Considered by many to be his finest single album, Coltrane finds John Coltrane displaying all of the exciting elements that sparked brilliance and allowed his fully formed instrumental voice to shine through in the most illuminating manner. On tenor saxophone, he's simply masterful, offering the burgeoning sheets of sound philosophy into endless weavings of melodic and tuneful displays of inventive, thoughtful, driven phrases. Coltrane also plays a bit of soprano saxophone as a primer for his more exploratory work to follow. Meanwhile, bassist Jimmy Garrison, drummer Elvin Jones, and especially the stellar McCoy Tyner have integrated their passionate dynamics into the inner whole of the quartet.
Arguably John Coltrane's finest all-around album, this recording has brilliant versions of "Afro Blue" and "I Want to Talk About You"; the second half of the latter features Coltrane on unaccompanied tenor tearing into the piece but never losing sight of the fact that it is a beautiful ballad. The remainder of this album ("Alabama," "The Promise," and "Your Lady") is almost at the same high level.
The complicated rhythm patterns and diverse sonic textures on Olé Coltrane are evidence that John Coltrane was once again charting his own course. His sheer ability as a maverick – beyond his appreciable musical skills – guides works such as this to new levels, ultimately advancing the entire art form. Historically, it's worth noting that recording had already commenced two days prior to this session on Africa/Brass, Coltrane's debut for the burgeoning Impulse! label. The two sets complement each other, suggesting a shift in the larger scheme of Coltrane's musical motifs.
Throughout John Coltrane's discography there are a handful of decisive and controversial albums that split his listening camp into factions. Generally, these occur in his later-period works such as Om and Ascension, which push into some pretty heady blowing. As a contrast, Ballads is often criticized as too easy and as too much of a compromise between Coltrane and Impulse! (the two had just entered into the first year of label representation). Seen as an answer to critics who found his work complicated with too many notes and too thin a concept, Ballads has even been accused of being a record that Coltrane didn't want to make.
John Coltrane (1926-67) was the most relentlessly exploratory musician in jazz history. He was always searching, seeking to take his music further in what he quite consciously viewed as a spiritual quest. In terms of public recognition, this quest began relatively late. The tenor saxophonist, a native of North Carolina who later moved to Philadelphia, was 28 when he joined the Miles Davis quintet in 1955, after years of paying dues in the big band and combo of Dizzy Gillespie (where he played alto before switching to tenor) and as a supporting player behind saxophonists Johnny Hodges, Eddie "Cleanhead” Vinson, and Earl Bostic. Coltrane’s anguished tone and multi-noted, rhythmically complex solos with Davis quickly elevated him to the front ranks of jazz…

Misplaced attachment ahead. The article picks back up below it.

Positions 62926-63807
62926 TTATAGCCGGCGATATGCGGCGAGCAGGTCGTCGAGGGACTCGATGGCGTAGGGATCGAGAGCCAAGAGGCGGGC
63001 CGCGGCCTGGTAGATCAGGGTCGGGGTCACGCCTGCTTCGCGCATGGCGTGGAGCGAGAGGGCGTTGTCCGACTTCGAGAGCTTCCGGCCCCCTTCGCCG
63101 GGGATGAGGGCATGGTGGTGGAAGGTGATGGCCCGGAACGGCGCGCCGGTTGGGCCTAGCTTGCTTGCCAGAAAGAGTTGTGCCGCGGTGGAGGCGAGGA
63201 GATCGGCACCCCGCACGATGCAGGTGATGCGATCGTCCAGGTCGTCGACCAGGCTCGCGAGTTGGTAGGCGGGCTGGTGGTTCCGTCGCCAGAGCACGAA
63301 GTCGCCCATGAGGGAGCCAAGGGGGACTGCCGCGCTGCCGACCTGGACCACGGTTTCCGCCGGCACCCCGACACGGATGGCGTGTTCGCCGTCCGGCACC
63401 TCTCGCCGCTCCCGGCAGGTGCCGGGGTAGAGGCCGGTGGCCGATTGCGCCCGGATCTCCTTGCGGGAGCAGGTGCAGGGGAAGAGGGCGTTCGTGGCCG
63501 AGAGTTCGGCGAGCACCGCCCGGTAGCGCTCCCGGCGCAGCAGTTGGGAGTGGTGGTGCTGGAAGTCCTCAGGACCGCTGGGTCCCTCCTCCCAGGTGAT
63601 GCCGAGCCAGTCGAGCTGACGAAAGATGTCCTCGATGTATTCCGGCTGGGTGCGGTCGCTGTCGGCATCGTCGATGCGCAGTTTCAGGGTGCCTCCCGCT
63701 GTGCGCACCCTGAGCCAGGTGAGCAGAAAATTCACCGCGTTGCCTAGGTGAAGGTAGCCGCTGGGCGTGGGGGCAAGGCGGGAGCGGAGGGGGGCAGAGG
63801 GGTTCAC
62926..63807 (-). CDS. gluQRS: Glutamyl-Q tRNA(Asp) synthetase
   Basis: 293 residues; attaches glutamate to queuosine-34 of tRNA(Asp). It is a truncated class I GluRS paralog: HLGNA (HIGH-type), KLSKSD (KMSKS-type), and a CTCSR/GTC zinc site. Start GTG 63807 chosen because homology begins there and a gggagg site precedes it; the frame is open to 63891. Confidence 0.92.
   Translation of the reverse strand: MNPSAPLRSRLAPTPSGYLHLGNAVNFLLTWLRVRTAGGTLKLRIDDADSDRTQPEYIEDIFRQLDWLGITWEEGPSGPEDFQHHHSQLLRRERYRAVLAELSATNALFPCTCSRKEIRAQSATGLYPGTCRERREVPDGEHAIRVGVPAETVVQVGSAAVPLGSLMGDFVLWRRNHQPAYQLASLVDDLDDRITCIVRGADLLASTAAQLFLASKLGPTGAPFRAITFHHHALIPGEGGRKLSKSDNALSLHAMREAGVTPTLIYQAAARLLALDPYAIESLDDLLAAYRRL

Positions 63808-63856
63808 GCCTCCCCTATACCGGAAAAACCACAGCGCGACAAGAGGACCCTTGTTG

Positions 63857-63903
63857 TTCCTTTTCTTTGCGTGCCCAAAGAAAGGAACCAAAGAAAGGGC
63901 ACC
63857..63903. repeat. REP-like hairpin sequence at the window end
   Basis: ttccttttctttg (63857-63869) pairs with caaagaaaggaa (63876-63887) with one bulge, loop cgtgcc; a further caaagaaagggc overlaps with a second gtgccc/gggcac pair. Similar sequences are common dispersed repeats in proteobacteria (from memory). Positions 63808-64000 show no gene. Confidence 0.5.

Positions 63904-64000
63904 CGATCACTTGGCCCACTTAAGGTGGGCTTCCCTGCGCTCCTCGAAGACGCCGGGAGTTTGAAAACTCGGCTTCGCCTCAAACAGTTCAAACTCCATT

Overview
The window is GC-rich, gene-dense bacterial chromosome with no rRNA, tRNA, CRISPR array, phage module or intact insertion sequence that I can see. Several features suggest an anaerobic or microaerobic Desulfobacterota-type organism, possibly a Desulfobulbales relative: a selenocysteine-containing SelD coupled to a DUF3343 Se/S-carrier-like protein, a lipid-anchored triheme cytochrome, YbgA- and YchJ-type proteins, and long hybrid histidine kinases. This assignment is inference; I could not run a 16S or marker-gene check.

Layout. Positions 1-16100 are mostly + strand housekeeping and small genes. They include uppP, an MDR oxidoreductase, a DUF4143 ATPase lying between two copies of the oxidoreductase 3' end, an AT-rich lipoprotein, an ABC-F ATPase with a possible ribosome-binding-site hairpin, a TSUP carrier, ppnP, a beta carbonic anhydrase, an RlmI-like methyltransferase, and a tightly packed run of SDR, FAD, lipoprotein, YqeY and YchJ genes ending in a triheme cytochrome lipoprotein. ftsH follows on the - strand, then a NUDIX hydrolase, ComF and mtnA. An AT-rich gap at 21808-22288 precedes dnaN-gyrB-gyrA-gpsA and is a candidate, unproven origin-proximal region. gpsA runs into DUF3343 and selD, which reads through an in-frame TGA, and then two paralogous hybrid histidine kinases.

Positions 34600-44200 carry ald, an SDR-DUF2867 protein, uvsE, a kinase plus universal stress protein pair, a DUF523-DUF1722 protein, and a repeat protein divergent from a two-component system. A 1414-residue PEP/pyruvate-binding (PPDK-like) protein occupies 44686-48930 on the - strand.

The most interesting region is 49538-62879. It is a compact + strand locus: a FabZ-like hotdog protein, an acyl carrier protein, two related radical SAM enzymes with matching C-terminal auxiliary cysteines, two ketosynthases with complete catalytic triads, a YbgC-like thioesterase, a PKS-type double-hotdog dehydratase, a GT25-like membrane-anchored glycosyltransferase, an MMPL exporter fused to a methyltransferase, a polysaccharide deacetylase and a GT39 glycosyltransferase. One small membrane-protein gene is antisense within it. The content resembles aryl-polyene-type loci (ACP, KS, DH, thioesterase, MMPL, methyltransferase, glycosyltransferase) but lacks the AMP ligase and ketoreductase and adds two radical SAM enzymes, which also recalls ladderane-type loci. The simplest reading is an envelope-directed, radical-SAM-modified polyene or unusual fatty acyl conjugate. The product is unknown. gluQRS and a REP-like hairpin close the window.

Coltrane Jazz is the sixth studio album by jazz musician John Coltrane, released in 1961 on Atlantic Records. The song "Villa's Blues" is noted as a landmark recording, as it marks the first session date of the early John Coltrane Quartet on record. Featured alongside Coltrane are pianist McCoy Tyner, drummer Elvin Jones, and bassist Steve Davis. On June 20, 2000, Rhino Records reissued Coltrane Jazz as part of its Atlantic 50th Anniversary Jazz Gallery series. Included were four bonus tracks, two of which had appeared in 1975 on the Atlantic compilation Alternate Takes, the remaining pair earlier issued on The Heavyweight Champion: The Complete Atlantic Recordings in 1995…
In one of those fascinating twists that add to the magic of jazz, it was a mild-mannered, non-exotic. Virginia-born wizard of (primarily) the acoustic guitar who spearheaded the early-Sixties onslaught of bossa nova on the music scene of this country. Charlie Byrd, fascinated by this Brazilian music while on a South American tour, became its most ardent advocate here. He first joined with Stan Getz for a trend-setting LP and then moved on to his own big hit with this Riverside album, highlighted by the best-selling, with-strings version of Antonio Carlos Jobim's "Meditation."
On his first session as a bandleader, tenor saxophonist John Coltrane is joined by Johnny Splawn on trumpet, Sahib Shihab on baritone sax, and a rhythm section of bassist Paul Chambers and drummer Albert "Tootie" Heath with piano duties split between Mal Waldron and Red Garland. Right out of the gate, the propulsive syncopated beat that drives through the heart of Coltrane's fellow Philly denizen Calvin Massey's "Bakai" indicates that Coltrane and company are playing for keeps. Shihab's emphatic and repetitive drone provides a manic urgency that fuels the participants as they weave in and out of the trance-like chorus.